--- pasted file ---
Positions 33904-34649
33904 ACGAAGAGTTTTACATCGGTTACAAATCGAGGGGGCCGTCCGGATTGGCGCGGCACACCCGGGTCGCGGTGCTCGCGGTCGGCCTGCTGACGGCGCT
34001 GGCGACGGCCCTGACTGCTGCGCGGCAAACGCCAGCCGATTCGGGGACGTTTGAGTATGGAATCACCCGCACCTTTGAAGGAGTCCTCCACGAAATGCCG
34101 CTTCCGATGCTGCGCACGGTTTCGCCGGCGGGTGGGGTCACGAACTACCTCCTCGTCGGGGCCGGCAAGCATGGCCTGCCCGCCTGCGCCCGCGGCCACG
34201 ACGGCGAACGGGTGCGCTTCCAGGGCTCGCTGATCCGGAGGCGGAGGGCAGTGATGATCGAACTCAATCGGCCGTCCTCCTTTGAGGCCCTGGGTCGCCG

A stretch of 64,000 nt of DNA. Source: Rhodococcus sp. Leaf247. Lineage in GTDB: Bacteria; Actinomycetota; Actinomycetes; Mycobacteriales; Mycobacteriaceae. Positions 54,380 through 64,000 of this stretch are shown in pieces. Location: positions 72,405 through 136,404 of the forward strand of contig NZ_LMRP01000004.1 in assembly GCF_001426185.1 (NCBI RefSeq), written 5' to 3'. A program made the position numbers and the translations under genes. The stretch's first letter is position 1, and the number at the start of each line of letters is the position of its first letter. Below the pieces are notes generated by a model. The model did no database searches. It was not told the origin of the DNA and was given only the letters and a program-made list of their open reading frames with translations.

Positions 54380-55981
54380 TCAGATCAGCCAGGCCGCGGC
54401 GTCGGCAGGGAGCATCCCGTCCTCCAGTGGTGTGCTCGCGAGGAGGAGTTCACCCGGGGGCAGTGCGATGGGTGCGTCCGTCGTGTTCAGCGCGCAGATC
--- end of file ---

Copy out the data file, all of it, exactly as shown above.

Positions 33904-34649
33904 ACGAAGAGTTTTACATCGGTTACAAATCGAGGGGGCCGTCCGGATTGGCGCGGCACACCCGGGTCGCGGTGCTCGCGGTCGGCCTGCTGACGGCGCT
34001 GGCGACGGCCCTGACTGCTGCGCGGCAAACGCCAGCCGATTCGGGGACGTTTGAGTATGGAATCACCCGCACCTTTGAAGGAGTCCTCCACGAAATGCCG
34101 CTTCCGATGCTGCGCACGGTTTCGCCGGCGGGTGGGGTCACGAACTACCTCCTCGTCGGGGCCGGCAAGCATGGCCTGCCCGCCTGCGCCCGCGGCCACG
34201 ACGGCGAACGGGTGCGCTTCCAGGGCTCGCTGATCCGGAGGCGGAGGGCAGTGATGATCGAACTCAATCGGCCGTCCTCCTTTGAGGCCCTGGGTCGCCG

A stretch of 64,000 nt of DNA. Source: Rhodococcus sp. Leaf247. Lineage in GTDB: Bacteria; Actinomycetota; Actinomycetes; Mycobacteriales; Mycobacteriaceae. Positions 54,380 through 64,000 of this stretch are shown in pieces. Location: positions 72,405 through 136,404 of the forward strand of contig NZ_LMRP01000004.1 in assembly GCF_001426185.1 (NCBI RefSeq), written 5' to 3'. A program made the position numbers and the translations under genes. The stretch's first letter is position 1, and the number at the start of each line of letters is the position of its first letter. Below the pieces are notes generated by a model. The model did no database searches. It was not told the origin of the DNA and was given only the letters and a program-made list of their open reading frames with translations.

Positions 54380-55981
54380 TCAGATCAGCCAGGCCGCGGC
54401 GTCGGCAGGGAGCATCCCGTCCTCCAGTGGTGTGCTCGCGAGGAGGAGTTCACCCGGGGGCAGTGCGATGGGTGCGTCCGTCGTGTTCAGCGCGCAGATC